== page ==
I love my brother. Its true he is taller, smarter and better looking than me. But I’ve never held that against him. When he was a wee lad, without realising, he was skilled at mangling the words to songs. Maybe my favourite was his version of “Back of My Hand” by the Jaggs. Russ was convinced the chorus was “I’ve got your number written on the back of my HEAD“. Brilliant. My dad and I were loath to correct him. And even when we did, I know he was not keen (nor were dad and I) to accept this ‘correct’ version.
This still makes me laugh.
I’m worried I have a flat-earth GIS Mindset!
So why am I worried about this so called flat-earth mindset?
I received this comment on my recent Now my GIS Manager has showed me .. what should I do next? blog post:
“As someone actually running a decent sized GIS program, I suggest your statement regarding ‘solve a problem using GIS’ and being an evangelist for GIS needs rethinking. None of us GIS managers in large organizations can afford to only think about GIS. I find that the more successful approach is to think “how do we solve the problem”. If we only come at it from the GIS perspective we pigeonhole ourselves. Senior management is just interested in a solution. Not everything is about GIS. If we come up with the ideas, whether they are GIS or not, then when we do suggest a GIS solution we’re taken more seriously. Otherwise we are just seen as the “GIS guy” pushing something that makes us look good or expands our operation.”
Adding to this initial comment:
“The profession is really stuck on maps. They may now be digital but somehow we are missing the fact that the real world just needs to solve problems. Sometimes maps just get in the way. The goal should not be to make GIS successful, it should be to make our organizations successful.”
I’ve been mulling this over this weekend.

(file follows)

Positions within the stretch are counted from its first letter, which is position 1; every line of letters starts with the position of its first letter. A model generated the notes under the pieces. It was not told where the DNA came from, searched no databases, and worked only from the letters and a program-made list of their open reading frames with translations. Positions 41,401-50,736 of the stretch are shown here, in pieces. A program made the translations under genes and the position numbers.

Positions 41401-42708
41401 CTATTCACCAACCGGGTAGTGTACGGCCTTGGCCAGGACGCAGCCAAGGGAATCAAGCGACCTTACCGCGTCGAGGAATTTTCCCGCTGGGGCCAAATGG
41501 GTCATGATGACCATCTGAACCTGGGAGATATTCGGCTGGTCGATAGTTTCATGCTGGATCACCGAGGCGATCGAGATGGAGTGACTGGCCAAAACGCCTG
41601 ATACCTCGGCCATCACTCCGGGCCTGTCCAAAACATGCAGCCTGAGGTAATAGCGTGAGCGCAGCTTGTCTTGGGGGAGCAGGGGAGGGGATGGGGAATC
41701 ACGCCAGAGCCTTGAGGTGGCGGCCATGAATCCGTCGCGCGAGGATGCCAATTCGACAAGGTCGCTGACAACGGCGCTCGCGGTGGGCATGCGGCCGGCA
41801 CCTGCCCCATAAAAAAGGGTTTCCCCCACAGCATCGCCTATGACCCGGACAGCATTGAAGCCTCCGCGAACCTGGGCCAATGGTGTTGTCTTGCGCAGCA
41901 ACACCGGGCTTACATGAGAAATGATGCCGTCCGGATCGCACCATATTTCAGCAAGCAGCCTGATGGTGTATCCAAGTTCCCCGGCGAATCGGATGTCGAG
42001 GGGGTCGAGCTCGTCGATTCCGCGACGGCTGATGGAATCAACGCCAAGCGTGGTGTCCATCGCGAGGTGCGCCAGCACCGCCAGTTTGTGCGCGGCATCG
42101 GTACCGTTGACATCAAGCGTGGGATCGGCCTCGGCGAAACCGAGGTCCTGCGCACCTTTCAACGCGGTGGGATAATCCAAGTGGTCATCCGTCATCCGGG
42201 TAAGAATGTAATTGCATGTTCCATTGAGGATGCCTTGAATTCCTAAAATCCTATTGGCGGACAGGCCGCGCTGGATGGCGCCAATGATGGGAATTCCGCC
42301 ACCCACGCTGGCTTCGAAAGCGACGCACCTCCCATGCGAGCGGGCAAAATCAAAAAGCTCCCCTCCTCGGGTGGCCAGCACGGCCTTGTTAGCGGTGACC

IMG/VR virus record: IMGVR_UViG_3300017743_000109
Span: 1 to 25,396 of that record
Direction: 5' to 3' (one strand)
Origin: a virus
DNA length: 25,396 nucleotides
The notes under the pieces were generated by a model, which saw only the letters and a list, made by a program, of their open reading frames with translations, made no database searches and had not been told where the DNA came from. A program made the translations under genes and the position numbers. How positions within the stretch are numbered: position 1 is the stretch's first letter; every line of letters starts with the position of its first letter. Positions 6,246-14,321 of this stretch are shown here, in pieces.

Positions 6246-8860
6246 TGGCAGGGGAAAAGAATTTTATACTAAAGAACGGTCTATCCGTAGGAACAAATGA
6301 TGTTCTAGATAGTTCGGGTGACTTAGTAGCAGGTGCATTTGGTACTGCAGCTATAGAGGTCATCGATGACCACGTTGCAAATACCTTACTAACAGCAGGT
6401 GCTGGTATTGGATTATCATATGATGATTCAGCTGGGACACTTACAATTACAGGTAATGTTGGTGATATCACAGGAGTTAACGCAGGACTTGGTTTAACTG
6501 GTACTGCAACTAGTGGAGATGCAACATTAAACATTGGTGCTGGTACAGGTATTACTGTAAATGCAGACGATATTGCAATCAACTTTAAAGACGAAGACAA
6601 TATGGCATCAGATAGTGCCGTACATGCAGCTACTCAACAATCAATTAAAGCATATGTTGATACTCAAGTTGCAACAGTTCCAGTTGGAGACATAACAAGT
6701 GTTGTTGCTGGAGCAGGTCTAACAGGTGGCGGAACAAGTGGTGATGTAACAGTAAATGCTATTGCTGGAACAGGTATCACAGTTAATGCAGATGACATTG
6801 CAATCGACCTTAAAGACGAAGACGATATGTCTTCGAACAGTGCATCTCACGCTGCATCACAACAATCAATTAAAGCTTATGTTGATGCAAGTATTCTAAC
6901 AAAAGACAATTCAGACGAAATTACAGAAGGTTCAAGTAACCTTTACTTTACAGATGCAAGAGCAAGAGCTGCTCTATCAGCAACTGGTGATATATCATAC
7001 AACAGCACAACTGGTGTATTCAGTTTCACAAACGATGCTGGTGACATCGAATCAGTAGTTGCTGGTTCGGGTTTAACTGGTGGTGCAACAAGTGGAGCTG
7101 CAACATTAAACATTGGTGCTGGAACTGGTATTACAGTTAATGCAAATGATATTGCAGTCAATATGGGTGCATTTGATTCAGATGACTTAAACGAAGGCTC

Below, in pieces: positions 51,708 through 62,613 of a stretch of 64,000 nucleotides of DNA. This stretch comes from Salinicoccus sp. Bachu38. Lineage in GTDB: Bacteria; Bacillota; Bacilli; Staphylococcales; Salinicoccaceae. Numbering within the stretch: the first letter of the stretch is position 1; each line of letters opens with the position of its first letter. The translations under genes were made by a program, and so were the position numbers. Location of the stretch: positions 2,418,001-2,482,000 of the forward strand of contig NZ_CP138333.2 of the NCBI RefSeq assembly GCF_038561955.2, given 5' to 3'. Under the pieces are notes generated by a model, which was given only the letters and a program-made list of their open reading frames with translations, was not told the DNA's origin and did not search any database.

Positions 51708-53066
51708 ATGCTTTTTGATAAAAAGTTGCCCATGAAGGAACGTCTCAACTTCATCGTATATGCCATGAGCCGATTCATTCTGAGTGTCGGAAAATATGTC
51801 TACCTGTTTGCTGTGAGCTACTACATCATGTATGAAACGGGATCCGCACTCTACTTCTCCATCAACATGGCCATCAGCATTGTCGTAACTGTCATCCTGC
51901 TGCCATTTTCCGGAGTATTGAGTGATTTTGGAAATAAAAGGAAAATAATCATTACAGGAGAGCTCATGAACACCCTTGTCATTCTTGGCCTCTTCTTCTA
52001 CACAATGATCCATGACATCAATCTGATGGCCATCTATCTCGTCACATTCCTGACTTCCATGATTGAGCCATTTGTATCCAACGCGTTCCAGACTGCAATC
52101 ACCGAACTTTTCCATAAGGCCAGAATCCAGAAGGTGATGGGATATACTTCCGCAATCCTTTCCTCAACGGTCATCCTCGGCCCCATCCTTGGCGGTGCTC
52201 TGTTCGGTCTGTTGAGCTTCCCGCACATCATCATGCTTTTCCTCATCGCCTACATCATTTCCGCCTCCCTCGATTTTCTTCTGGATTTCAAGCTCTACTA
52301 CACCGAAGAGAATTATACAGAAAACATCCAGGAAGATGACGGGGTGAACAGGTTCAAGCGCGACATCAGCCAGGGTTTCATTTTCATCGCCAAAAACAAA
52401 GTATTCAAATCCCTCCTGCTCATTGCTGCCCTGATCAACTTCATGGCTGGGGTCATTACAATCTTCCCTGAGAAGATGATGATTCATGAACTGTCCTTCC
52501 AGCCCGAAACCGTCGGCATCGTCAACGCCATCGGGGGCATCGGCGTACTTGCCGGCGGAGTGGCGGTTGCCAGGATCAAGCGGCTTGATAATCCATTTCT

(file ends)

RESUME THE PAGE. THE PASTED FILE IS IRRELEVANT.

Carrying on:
An inflexible mind might still believe the earth is flat. That the song lyric is actually “back of my head”. Global warming is a myth.
As a flexible thinker, I am reassessing. And in total agreement with this comment. GIS is but one tool in an organizations toolbox. Certainly under-utilized. Definitely poorly understood in the context of solving enterprise business solutions. But GIS managers being evangelist for GIS?
I’ve been moving towards thinking GIS departments in many organizations will go away. There might remain a mapping group. But GIS will move into the enterprise problem solving and analysis group. It will become part of business intelligence (BI). Whether stand alone or integrated, analysts will be trained in solving WHERE based problems with GIS. So non-spatial folk will become spatial. Those spatially trained will need to widen their business problem solving skill-sets.
I have in my mind building bridges between problems, the technology, and solutions. Applying the most appropriate technology based on the problem and required solution.
The key question is how do we get from here to there. Widen the understanding of GIS, and make it a tool problem solvers use when and where appropriate?
Let’s finish with the Jaggs song; “I’ve got your number written on the back of my head”. I mean ….
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